WASHINGTON: A Bruce Springsteen tribute band bowed to pressure on Monday and backed out of performing at a gala on the evening before Donald Trump’s inauguration, saying it was doing so out of respect for the New Jersey rocker, a vocal critic of the president-elect.

The B-Street Band, which has performed covers of Springsteen and his E Street Band since the 1980s, dropped plans to perform at Thursday’s Garden State Inaugural Gala in Washington after receiving a storm of emails both criticizing and praising the appearance.

“Our decision is based SOLELY on the respect and gratitude we have for Bruce and the E Street Band,” the band said in a statement released to, a Springsteen fanzine.

The 67-year-old New Jersey native, known for such hits as “Thunder Road” and “Born in the U.S.A.,” has repeatedly voiced anger and disdain for Trump, calling the Republican maverick a “moron” in a September interview with Rolling Stone magazine.

Springsteen also appeared at a rally for Hillary Clinton, Trump’s Democratic opponent, just before the Nov. 8 election.

Springsteen had not commented in public about the B-Street Band’s planned performance. But E Street Band member Stevie Van Zandt said in a Twitter message: “Nice guys. Met them. I wouldn’t say right or wrong. Up to them. But it’s naive to think one can separate Art and Politics. Art IS Politics.”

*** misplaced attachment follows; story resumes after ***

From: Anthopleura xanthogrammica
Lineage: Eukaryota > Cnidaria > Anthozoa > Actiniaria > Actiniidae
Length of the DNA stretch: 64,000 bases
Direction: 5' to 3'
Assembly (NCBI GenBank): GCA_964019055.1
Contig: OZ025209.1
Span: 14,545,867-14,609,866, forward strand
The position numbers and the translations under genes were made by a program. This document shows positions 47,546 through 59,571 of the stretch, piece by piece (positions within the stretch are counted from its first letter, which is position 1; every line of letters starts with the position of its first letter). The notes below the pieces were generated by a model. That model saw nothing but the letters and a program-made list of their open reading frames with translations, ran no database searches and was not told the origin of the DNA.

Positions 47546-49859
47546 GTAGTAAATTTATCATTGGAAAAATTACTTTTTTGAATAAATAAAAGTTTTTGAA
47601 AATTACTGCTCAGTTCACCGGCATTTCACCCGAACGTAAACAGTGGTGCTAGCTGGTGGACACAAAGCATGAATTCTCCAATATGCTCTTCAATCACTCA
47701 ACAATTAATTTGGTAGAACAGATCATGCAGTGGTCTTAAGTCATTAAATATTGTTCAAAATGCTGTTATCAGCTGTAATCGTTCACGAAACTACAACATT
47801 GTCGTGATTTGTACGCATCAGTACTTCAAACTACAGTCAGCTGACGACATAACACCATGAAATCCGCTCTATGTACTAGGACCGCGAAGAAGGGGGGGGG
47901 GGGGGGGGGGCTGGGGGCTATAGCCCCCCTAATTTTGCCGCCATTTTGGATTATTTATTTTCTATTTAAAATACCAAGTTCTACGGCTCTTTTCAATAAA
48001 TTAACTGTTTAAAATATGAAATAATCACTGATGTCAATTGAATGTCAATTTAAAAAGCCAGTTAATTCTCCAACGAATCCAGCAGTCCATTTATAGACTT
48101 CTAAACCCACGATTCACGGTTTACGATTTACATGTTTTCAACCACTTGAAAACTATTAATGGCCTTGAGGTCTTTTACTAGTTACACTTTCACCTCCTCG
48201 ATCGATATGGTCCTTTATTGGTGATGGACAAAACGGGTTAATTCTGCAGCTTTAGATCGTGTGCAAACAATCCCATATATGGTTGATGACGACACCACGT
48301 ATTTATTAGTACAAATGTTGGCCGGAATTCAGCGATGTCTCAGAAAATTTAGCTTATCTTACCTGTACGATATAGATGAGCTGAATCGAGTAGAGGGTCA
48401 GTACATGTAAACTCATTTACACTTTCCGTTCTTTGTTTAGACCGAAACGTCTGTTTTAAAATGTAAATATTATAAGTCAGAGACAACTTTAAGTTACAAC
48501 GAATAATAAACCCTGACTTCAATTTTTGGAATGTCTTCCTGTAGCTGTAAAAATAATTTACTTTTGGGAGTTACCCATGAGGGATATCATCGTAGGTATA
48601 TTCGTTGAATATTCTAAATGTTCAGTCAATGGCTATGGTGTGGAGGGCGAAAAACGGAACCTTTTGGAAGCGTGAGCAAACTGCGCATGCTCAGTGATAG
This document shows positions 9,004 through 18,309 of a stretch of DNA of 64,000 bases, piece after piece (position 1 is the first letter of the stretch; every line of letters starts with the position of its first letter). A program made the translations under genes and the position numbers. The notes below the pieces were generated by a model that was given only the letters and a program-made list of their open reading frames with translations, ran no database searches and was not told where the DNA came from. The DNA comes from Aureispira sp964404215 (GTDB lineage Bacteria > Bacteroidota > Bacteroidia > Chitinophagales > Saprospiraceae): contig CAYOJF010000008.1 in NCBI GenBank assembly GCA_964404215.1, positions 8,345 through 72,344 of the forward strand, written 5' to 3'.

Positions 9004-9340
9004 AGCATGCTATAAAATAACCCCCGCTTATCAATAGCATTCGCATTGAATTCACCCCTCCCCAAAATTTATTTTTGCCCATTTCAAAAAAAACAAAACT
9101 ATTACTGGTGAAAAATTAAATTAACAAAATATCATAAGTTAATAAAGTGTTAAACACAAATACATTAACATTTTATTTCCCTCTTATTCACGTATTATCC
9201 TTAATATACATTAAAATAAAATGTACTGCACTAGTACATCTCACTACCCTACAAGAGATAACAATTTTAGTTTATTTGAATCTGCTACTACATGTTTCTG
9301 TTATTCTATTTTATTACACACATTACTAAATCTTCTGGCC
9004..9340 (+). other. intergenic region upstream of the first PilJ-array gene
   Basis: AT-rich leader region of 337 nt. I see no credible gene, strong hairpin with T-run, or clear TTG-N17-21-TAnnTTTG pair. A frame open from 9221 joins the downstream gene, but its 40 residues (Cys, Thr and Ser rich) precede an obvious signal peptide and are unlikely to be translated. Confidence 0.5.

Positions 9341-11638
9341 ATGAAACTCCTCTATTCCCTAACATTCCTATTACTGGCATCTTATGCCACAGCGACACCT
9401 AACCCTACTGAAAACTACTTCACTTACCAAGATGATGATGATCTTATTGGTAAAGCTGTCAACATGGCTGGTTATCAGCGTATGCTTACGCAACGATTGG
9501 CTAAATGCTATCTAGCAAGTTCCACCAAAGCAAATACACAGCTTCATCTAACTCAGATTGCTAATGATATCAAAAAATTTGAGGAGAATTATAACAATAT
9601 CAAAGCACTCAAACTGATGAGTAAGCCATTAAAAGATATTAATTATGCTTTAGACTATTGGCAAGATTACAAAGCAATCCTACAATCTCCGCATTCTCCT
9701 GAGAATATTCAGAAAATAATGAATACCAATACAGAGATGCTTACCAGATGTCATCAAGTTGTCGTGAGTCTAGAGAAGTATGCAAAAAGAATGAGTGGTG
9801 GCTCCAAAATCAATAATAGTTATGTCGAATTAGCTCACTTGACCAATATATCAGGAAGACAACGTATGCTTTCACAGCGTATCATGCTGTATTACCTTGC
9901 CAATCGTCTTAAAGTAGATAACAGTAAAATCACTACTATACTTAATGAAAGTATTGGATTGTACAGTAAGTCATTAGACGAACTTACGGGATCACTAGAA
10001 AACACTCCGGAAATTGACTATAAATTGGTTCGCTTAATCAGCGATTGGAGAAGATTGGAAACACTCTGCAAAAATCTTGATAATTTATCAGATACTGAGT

The B-Street Band performed at the 2009 and 2013 Garden State Inaugural Galas, which are sponsored by the New Jersey State Society. In 2013 the band signed a contract to perform at this year’s gala.

Trump, a New York real estate developer, won with a populist platform that included promises to build a wall along the Mexican border, restrict immigration from Muslim countries and dismantle President Barack Obama’s signature healthcare law.

The B-Street Band’s move came two days after Broadway star Jennifer Holliday dropped plans to sing at an inaugural concert, citing an online article that cast the performance as a “betrayal” of her gay and lesbian fans.

Nancy Fatemi, New Jersey State Society executive director, said organizers had been swamped by requests from other groups wanting to take the B-Street Band’s place.

“We’ve actually already selected one, but we’re not ready to announce it,” she said.